Wooden Boat Hull Shapes

It is the Hull Shape of a boat that determines the nature of the vessel.

It is fundamental to her size, stability, seaworthiness, speed through the water and maneuverability.

Building, restoring and maintaining even the smallest wooden boat takes a good deal of effort, so it is worth making sure that you chose a hull shape to suit your needs.

Chined and hard-chined Hull Shapes.

Chined hulls are those built from flat sheets set at an angle to each other.

These are among the easiest hulls to build and are the basis of most plywood boat designs.

There are three basic categories of chined hulls;

Flat bottoms

Broad flat bottoms are ideal for stability.

However, this flat, bottom will give a rough ride at high speed.

So, this type of hull is most suitable for low speed boats, such asrowing dories and dinghies or where shallow draft is a must.

Many flat bottomed dories have successfully been rigged for sailing by adding a keel.

The flat bottom hull is one of the easiest hull to build.

And because they are easy to build, they are likely to be less-expensive than other hull shapes.

They have excellent initial stability as well as a great deal of interior volume.

V bottom

A deep V is another simple hull to build.

However, deep V hulls tend to pitch more than any other hull shape, especially if they have canoe sterns.

Most successful V bottom boats are a modification on the basic V.

While the pointed bow will slice through the waves, the aft end needs to flatten out towards the transom to soften the pitching.

Some "V"-bottom power boats have the very bottom flattened to allow it to plane at speed.

The hull of a hard chined power boat, like the flat bottomed boat has excellent initial stability.

However, the V bottom is generally stronger and is much better at coping with any pounding.

Multi Chined

These hulls use more but narrower boards in an attempt to compromise between hard chine and rounded bottoms.

Round bilged.

Rounded bottom hulls are usually displacement hulls.

While the round bilge is the most versatile hull shape it is also more difficult to build and consequently more expensive.

These hull shapes however tend to be more maneuverable at slow speeds.

Rounded hulls range from U or barrel shape to wine glass and Y shapes.

Without a keel and either a skeg or deadwood at the aft end this hull shape will roll and be subject to excessive leeway.

There are also many hull designs which are a compromise between the round and hard chined in an attempt to gain the best from both shapes.


Displacement hulls are those where the hull is supported exclusively or predominantly by buoyancy.

In other words the hull pushes through the water rather than skimming over the top as in a planing hull.

This means that their speed is dependent on the waterline length.

Hull speeds vary at around 1 to 1.5 times the square root of the waterline length.

Displacement is a measure of the amount of water displaced by the hull, this also determines the carrying capacity.

Semi-displacement / semi-planing.

These hulls combine speed with sea-worthiness.

While they depend on buoyancy at slow speeds they are capable of developing a moderate amount of dynamic lift at higher speed.

Normally they are a combination of a V shape at the bow which becomes a flatter bottom towards the stern.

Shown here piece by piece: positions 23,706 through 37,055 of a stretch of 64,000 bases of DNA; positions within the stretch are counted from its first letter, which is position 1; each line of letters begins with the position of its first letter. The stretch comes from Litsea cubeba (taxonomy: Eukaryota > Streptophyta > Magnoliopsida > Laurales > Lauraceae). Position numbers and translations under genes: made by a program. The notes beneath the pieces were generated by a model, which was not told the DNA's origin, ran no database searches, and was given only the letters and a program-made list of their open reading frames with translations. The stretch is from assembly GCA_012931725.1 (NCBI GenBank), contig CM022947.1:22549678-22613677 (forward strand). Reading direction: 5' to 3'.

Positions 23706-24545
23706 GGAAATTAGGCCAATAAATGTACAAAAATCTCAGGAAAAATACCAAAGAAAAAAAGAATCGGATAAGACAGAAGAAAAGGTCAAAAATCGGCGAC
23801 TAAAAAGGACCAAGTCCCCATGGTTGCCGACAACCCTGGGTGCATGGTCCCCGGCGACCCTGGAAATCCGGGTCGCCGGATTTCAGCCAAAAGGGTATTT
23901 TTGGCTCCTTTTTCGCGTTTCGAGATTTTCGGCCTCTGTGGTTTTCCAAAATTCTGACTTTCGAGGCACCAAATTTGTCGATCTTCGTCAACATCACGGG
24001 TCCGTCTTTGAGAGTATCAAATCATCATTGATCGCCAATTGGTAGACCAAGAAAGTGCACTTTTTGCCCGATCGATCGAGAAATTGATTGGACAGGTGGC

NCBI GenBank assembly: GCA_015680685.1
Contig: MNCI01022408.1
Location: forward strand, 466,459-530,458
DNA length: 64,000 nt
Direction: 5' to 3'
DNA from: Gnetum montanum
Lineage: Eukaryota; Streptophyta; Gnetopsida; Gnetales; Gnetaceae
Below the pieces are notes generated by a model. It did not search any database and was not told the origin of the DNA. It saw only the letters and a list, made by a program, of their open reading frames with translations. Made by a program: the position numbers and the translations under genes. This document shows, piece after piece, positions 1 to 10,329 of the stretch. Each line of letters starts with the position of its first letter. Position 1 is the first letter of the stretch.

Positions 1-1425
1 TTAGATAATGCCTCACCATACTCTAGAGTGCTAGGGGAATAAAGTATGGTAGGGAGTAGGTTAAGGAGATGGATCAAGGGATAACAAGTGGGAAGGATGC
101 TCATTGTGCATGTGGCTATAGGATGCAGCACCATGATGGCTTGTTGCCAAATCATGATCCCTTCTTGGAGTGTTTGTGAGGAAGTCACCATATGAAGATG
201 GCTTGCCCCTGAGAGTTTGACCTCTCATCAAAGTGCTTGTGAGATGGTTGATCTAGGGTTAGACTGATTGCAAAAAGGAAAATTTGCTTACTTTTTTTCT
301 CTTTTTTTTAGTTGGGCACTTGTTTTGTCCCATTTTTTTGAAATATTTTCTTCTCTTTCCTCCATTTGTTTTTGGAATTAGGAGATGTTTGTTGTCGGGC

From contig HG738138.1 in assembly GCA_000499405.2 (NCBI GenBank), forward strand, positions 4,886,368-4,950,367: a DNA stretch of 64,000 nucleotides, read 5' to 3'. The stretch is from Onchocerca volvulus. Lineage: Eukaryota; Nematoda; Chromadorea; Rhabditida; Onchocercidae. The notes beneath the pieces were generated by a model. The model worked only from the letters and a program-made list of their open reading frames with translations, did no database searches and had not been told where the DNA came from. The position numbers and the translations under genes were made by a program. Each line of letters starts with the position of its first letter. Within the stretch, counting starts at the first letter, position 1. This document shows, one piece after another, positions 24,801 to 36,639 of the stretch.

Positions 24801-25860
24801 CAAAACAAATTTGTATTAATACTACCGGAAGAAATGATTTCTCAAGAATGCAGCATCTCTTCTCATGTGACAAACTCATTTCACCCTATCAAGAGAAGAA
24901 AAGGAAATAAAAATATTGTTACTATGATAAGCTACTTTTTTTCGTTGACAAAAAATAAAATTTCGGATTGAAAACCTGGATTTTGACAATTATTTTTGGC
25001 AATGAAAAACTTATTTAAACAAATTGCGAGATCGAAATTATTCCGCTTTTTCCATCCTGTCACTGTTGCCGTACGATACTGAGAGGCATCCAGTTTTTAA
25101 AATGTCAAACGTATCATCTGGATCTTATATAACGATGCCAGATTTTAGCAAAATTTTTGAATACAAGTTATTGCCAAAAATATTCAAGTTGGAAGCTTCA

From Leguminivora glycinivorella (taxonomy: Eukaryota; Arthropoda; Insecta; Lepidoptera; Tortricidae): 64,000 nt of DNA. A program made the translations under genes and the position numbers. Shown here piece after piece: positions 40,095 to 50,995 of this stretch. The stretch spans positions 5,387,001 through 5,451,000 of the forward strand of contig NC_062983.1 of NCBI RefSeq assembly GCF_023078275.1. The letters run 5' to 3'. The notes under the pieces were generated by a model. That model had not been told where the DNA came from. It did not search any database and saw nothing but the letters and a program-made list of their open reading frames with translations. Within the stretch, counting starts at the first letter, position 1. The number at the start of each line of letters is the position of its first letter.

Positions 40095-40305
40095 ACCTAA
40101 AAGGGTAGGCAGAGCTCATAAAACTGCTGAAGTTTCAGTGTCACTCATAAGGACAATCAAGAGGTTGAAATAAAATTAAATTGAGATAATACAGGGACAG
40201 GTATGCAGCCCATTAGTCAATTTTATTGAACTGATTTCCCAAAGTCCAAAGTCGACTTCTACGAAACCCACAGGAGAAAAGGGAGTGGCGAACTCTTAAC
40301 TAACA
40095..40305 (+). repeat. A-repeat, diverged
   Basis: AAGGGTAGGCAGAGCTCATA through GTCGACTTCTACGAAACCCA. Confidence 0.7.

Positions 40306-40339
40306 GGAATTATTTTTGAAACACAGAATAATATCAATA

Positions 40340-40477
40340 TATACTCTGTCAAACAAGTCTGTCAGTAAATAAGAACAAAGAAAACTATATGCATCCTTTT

The bilge chine is normally quite pronounced for stability and ease of building.


Planing hulls are designed to run on the surface the water at high speeds.

Dynamic lift generated at speed raises them, which reduces area of the wetted surface thus reducing drag.

The most common design will have at least one chine to help planing.

However, in gaining speed this hull shape will forfeit maneuverability at slow speed, will be vulnerable to leeway and pound on waves.

It will also require extra power to get it up onto the plane.

The hull shapes vary from flat bottomed, to V bottomed and sometimes even a rounded bilge.


One of the main advantages of the multi hull is its stability.

A sailing proa for instance would be completely unstable without its outrigger.

There are also performance advantages.

At slow speed a multi hull with the same total displacement as a mono-hull will be less efficient as there is a greater wetted surface area.

However, the multi-hull will be less prone to heel.

At higher speeds the narrowness of the hulls, compared to the beam, will allow for an increased hull speed.

The trimaran is often an attempt to combine stability with a more capacious main hull.

Increasing the distance between the hulls with a wider platform will increase stability and accommodation but brings with it the problem of structural strength.

And don't forget that the mooring charges for multi hulls are generally higher than foe mono hull shapes.

Above the Waterline.

The shape of the hull above the waterline will also have an effect on how she handles.

But as with most things on a boat there is an amount of compromise to be made.

High freeboard will add windage and leeway, however, it will increase the size of the accommodation and load carrying ability.

Load carrying is important factor for cruising boats.

Flared topsides especially at the bow are not just for looks.

They also help to reduce pitching.

The extra buoyancy in the flare helps to stop the bow digging in as it cuts through the waves.

Another reason for having more beam and buoyancy aft is because often that is where much of the weight, such as engines and people in the cockpit, tends to be concentrated.

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